14-year Director Bans For £5.5m Land Banking & Carbon Credit Scam

Three brothers, Barinua Carr Nwikpo, John Ekpobari Nwikpo, and Daniel Nwikpo, as well as another man, Bradley Peter Ferry, have been disqualified for 14 years each for operating a land banking and carbon credit scam through Tullett Brown Ltd.

The Nwikpo brothers all signed undertakings not to act as company directors or be involved in company management for 14 years, beginning on April 22. Bradley Peter Ferry had already made a 14-year commitment on October 24, 2014.

As part of the scam, all four men used aliases: Barinua Nwikpo was known as Bari Carr, John Nwikpo was known as John Stone, and Daniel Nwikpo was known as Daniel Fox and also Daniel Peters. Brad Baker was Mr Ferry’s given name.

Tullett Brown operated out of Houndsditch in the City, selling greenbelt land and carbon credits (Voluntary Emission Reductions or VERs) to members of the public for investment purposes. Daniel Nwikpo, who had previously worked at various land banking companies, came up with the idea for the company.

Following the closure of Tullett Brown by the Official Receiver in March 2012, the sale of worthless carbon credits was carried on by another of their companies, Foxstone Carr Ltd.

Mr Ferry was appointed as Tullett Brown’s sole director, but he was nothing more than a salesman acting on the Nwikpo brothers’ orders.

Land was sold in Cheadle, near Manchester, Chailey, Sussex, Billericay, Essex, and Wraysbury, Surrey. The Cheadle site was sold to investors with the expectation that it would increase in value as part of the extension of the A555 Manchester Airport Link road. Tullett Brown paid £36,000 for this 2 acre plot of land in September 2009, divided it into 28 plots, and sold them to unsuspecting victims for a total of £289,000. Stockport Council is now looking to buy the land for the airport link road and has set a price of £30,000, which is even less than Tullett Brown paid for it.

Tullett Brown charged its victims up to £24,000 for a £590 plot of land.

Between June 2009 and July 2011, the company received a total of £2,091,799 from 106 victims for land sales. The same plot of land was originally purchased by the company for £218,000. Tullett Brown’s land is unsuitable for investment, and the local authorities have stated that it cannot be developed.

Tullett Brown stopped selling land after being visited by Secretary of State investigators in 2011 and began selling carbon credits, specifically VERs, for investment proposals. Tullett Brown sold 500,000 carbon credits to approximately 400 victims for a total of £3,242,491 between May 2011 and the company’s closure in March 2012. Tullett Brown paid £600,000 for the same carbon credits from its supplier, Eco-Synergies Ltd. The investigation revealed that their supplier paid as little as 37p per carbon credit, which Tullett Brown then sold to its victims for £6.90 per carbon credit.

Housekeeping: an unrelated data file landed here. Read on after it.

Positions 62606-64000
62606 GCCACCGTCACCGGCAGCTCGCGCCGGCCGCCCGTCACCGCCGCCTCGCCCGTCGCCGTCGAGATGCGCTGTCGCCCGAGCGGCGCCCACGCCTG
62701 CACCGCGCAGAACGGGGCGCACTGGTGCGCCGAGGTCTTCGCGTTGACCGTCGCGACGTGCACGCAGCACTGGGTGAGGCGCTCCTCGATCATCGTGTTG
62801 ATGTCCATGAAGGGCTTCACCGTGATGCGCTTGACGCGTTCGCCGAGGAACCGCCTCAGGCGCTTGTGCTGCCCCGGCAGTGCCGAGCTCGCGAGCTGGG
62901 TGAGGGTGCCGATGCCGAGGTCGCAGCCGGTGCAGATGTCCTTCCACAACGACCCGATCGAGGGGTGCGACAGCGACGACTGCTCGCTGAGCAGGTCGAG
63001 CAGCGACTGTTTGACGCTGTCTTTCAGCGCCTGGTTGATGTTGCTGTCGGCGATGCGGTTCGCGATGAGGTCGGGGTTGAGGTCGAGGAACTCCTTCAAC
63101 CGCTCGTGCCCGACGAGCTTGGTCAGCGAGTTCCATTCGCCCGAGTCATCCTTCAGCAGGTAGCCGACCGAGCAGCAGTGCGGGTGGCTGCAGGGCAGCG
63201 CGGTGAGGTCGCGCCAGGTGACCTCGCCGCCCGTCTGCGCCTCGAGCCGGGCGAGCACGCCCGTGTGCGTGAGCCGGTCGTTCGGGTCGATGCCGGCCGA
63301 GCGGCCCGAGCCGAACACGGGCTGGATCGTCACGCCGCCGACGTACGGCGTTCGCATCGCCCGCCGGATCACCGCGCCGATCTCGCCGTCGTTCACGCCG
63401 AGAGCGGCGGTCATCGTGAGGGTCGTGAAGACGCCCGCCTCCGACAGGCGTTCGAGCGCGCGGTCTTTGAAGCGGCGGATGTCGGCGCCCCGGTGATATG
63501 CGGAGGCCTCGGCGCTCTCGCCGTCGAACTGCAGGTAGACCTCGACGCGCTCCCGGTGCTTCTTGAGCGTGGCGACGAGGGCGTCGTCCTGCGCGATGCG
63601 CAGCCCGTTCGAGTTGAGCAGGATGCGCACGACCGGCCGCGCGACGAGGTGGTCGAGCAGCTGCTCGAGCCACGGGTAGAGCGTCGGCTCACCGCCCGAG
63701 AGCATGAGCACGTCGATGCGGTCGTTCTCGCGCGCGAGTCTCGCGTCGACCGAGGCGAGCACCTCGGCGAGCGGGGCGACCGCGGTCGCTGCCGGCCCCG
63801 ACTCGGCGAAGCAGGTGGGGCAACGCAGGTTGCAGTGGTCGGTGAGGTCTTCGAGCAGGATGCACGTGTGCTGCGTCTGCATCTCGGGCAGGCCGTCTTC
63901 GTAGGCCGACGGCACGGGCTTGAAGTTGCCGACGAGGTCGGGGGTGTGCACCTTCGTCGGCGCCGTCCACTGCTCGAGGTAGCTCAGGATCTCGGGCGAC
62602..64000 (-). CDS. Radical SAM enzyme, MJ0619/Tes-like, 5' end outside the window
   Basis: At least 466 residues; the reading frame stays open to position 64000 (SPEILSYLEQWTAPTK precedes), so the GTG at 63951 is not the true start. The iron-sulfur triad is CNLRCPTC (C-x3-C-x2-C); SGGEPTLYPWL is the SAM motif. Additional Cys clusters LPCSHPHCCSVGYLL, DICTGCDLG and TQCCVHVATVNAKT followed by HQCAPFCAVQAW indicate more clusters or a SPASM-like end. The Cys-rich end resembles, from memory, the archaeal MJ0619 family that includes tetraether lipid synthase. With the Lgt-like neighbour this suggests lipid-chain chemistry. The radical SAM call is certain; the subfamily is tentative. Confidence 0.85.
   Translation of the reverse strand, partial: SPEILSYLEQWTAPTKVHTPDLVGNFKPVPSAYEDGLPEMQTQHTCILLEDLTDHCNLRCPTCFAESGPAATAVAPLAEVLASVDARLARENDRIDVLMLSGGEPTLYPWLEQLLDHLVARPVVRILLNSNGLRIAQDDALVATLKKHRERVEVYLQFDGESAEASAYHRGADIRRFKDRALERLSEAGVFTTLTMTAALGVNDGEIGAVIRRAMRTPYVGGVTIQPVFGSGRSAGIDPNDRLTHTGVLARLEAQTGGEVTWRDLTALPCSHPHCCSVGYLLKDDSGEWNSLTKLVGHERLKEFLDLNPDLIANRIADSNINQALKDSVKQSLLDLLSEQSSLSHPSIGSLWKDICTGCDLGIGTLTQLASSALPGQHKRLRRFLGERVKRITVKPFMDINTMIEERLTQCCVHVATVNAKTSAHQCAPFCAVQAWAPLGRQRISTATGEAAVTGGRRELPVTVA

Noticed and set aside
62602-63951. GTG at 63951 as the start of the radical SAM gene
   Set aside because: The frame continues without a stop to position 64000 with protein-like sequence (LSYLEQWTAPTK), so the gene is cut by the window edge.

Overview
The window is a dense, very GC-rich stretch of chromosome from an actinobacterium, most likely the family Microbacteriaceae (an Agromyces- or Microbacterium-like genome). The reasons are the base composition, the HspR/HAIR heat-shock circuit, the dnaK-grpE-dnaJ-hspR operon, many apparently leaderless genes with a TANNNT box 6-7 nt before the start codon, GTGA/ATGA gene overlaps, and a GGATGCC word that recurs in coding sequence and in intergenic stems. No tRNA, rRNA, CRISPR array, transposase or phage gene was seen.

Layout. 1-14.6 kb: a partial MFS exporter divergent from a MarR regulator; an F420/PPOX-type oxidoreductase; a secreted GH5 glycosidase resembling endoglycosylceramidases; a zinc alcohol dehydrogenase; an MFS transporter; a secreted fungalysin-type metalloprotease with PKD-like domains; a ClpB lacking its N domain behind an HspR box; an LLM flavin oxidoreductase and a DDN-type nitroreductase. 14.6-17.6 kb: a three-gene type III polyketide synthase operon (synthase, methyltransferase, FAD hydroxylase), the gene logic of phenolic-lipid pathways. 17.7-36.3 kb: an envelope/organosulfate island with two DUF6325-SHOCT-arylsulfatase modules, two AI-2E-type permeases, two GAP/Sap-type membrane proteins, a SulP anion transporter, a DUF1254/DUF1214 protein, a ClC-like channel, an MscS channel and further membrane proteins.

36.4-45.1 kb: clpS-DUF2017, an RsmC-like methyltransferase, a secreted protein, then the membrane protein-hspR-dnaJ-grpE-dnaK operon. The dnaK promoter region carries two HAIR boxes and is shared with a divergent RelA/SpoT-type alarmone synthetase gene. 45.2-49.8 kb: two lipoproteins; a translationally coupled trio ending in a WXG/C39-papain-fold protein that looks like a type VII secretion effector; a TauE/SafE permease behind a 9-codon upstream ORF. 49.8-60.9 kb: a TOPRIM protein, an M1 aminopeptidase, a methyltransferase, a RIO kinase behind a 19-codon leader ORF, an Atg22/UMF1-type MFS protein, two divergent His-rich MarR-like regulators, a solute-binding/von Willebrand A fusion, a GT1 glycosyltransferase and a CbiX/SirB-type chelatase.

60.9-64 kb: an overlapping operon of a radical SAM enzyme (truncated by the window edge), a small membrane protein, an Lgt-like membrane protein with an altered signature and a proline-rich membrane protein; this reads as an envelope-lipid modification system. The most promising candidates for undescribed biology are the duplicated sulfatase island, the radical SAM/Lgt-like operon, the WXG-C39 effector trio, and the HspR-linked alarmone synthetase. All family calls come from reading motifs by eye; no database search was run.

Foxstone Carr sold 98,500 carbon credits for a total of £523,900 between November 2011 and May 2012, at an average price of £6.67 per carbon credit supplied by Eco-Synergies Ltd.

Tullett Brown and Foxstone Carr sold the VERs as an investment with the expectation that they would increase in value and be able to be sold for a profit in the future, which they were unable to do. Regardless of the markups, there is no genuine secondary market for VERs. As a result, the victims will most likely be unable to sell their VERs and will lose money.

Among the evidence discovered by the investigator, Matthew Stone, were emails between the Nwikpo brothers in which they plotted how to divide the funds received by the company from its victims. They attempted to disguise the payments as wages, consultancy fees, and dividend payments on their shareholdings in order to make them appear legitimate. Daniel Nwikpo stated in one email, “John, what do you think of a £150,000 overall split?” I had to re-gig it so Bari gets a good whack.” Daniel and John Nwikpo each received £50,000 in that case, while Mr Ferry, Tullett Brown’s registered director, received £750.

Tullett Brown paid a total of £383,409 to Barinua Nwikpo and his so-called “consultancy” company Tamar Ltd, which was used to syphon off the victims’ funds, between June 2009 and March 2012. John Nwikpo and his company Johnnystone Ltd were awarded £678,476 in total, with Daniel Nwikpo receiving £538,294. Mr Ferry and his company, Brad Baker Ltd, received a total of £156,619 in compensation.

“The land being sold by the company was simply not suitable for investment purposes,” said Paul Titherington, a senior official receiver in the Public Interest Unit. Unfortunately, the victims were persuaded to part with their money by the company’s and its brokers’ deceptive sales tactics.

“Like many other land bankers, the scammers simply switched to selling carbon credits to the same victims.” Unfortunately, carbon credits, specifically VERs, are a worse investment than land. The Nwikpos and their salesman were the only ones who benefited from this operation.”

The disqualification regime exists to protect the public, and these disqualifications are the result of an investigation by the Public Interest Unit, a specialist team of the Insolvency Service, whose involvement began when the Official Receiver was appointed as Provisional Liquidator on the Secretary of State’s application when the petition to wind up the company on the grounds of public interest was presented following an investigation by Company Investigations.

Last Updated on December 29, 2021

Indra-Gupta

Author: Indra Gupta

Indra is an in-house writer with a love of Newcastle United and all things sustainable.

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